No Match Found
The push for sustainable business practices is increasingly driving corporate decision making on a global scale, and the Private Equity (PE) sector has a pivotal role to play. Not least as the expectations on businesses to be transparent about their ways of working are greater than ever before. In the face of a rigid and ever-changing regulatory landscape, organisations that have unsustainable practices will be disadvantaged. Moreover, a wealth of research has proved that ESG-aligned assets outperform non-ESG products and that hence it’s not a tradeoff between sustainability and performance. This is reinforced by the demands of a new generation of investors who prioritise sustainable impact alongside financial results.
The growing public awareness of ESG related risks has put sustainability and climate change on the top of the global agenda, making it ‘not done’ to not jump on the ESG bandwagon. In other words: ESG is becoming the new standard for investing.
ESG will alter the competitive environment of the PE industry. Here are the main actions to take to unlock the ESG opportunity.
Responsible investing all starts with deciding the level to which they want to embed ESG considerations across the firm’s activities. This repositioning will help designa suitable ESG strategy, starting from an assessment of the regulatory and competitive landscape. However, not all ESG issues matter equally and that’s why it’s key to seek a connection between sustainability and materiality by targeting the ESG issues that impact performance.
There’s also a wide range of reporting frameworks out there, like the United Nations’ Principles for Responsible Investment and Sustainable Development Goals, so which one do you need? These are the building blocks of a solid ESG strategy and roadmap, tailored to an organisation’s specific business objectives.
Too often, companies are not addressing conventional risks and ESG-related risks equally. Overlooking environmental and societal risks can have significant financial and reputational consequences. Failing to manage ESG risks can severely hurt a business, including missed profits, operational impacts or the loss of a license to operate. It’s crucial to evaluate the full spectrum of risks - including ESG concerns.
Think about risks linked to products and services, such as the CO2 emissions linked to cement production or geographical footprint for activities in countries with a high risk of corruption, for example. This defines the exposure of the company to each key ESG risk. Next up is examining the likelihood, vulnerability and impact of each ESG risk: could they cause production to be stopped? Lead to lawsuits and fines? Tarnish your reputation?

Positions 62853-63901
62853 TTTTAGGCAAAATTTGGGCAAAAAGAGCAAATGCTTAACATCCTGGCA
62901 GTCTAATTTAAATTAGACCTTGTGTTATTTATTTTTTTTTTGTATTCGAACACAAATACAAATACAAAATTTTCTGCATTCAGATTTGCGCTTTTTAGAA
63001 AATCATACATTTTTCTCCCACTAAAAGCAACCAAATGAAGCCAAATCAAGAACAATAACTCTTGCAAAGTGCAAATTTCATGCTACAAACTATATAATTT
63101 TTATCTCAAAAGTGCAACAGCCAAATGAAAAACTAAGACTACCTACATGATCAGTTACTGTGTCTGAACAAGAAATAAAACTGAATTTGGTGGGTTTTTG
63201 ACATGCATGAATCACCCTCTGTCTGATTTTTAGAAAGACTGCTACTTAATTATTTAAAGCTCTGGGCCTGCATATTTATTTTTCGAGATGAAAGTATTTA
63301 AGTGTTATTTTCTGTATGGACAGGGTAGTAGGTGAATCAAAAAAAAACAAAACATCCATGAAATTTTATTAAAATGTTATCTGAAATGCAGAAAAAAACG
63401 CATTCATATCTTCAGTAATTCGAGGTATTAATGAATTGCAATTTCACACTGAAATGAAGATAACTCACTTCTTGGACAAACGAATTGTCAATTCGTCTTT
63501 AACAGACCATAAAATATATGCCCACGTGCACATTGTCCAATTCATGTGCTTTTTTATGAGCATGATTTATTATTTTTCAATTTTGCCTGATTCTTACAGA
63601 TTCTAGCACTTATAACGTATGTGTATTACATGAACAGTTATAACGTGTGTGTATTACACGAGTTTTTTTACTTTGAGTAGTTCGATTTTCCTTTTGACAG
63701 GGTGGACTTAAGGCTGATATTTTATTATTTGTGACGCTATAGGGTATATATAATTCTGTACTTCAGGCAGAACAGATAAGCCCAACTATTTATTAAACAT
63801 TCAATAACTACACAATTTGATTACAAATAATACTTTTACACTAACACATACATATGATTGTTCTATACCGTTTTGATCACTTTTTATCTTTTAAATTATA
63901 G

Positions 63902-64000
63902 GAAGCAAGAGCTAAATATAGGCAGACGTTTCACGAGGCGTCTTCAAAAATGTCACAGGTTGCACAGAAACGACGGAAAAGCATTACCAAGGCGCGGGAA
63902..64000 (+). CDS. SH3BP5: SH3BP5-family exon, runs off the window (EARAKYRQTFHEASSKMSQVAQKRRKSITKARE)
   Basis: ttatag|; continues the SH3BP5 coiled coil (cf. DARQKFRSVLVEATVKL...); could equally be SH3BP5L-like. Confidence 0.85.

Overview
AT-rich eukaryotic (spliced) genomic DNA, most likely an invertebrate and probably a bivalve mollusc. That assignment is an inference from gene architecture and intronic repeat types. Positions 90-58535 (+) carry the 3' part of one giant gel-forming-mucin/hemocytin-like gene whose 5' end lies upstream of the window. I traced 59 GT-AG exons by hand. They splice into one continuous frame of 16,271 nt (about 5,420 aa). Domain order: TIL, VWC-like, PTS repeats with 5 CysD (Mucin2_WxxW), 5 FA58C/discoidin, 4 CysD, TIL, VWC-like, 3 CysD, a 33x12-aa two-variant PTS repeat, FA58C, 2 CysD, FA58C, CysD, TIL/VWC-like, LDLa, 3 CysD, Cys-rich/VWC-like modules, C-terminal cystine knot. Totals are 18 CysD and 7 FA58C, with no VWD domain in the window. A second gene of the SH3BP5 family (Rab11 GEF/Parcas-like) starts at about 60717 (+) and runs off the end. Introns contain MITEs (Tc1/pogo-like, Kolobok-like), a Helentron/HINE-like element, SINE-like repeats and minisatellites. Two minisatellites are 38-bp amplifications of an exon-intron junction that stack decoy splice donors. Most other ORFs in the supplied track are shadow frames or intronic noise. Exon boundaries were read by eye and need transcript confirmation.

Finally, it’s key to evaluate the policies, programmes and initiatives in place to mitigate ESG risks, and how they minimise negative impact or exposure. When it comes to integrating ESG ratings (by evaluators such as MSCI and Sustainalytics) into your ESG risk assessment, PwC can guide you through the complexities of deciphering and comparing your results.
ESG is no longer an optional 'add-on'. Beyond merely monitoring ESG performance, it's crucial to align a company’s entire business model to take into account societal challenges. This will undoubtedly generate new opportunities in the medium to long term.
To do so, it’s key to have a 360° view and benchmark the performance and operating practices of other companies in order to fine-tune the strategies of each portfolio company.
As regulatory requirements to disclose and report about ESG are mounting and investors are actively focusing on ESG metrics, the reporting challenge is one to take seriously. In the end, what's measured, gets improved. While at its core, ESG reporting is about measuring the value created beyond profits, the reality is often more complex.
The wide variety of voluntary frameworks that exist today - like Climate-Related Financial Disclosures, Principles for Responsible Investment, customer data platforms - make it a daunting task that stakeholders struggle to interpret in a coherent way. The EU Non-Financial Reporting Directive requires companies to not only report on their sustainable investment approach, but also on how they do business and engage with stakeholders.
In this new environment, words speak as loudly as actions. So it’s key to report in a transparent and clear way on each ESG initiative. Our experts also have deep expertise in helping organisations achieve regulatory compliance with the EU .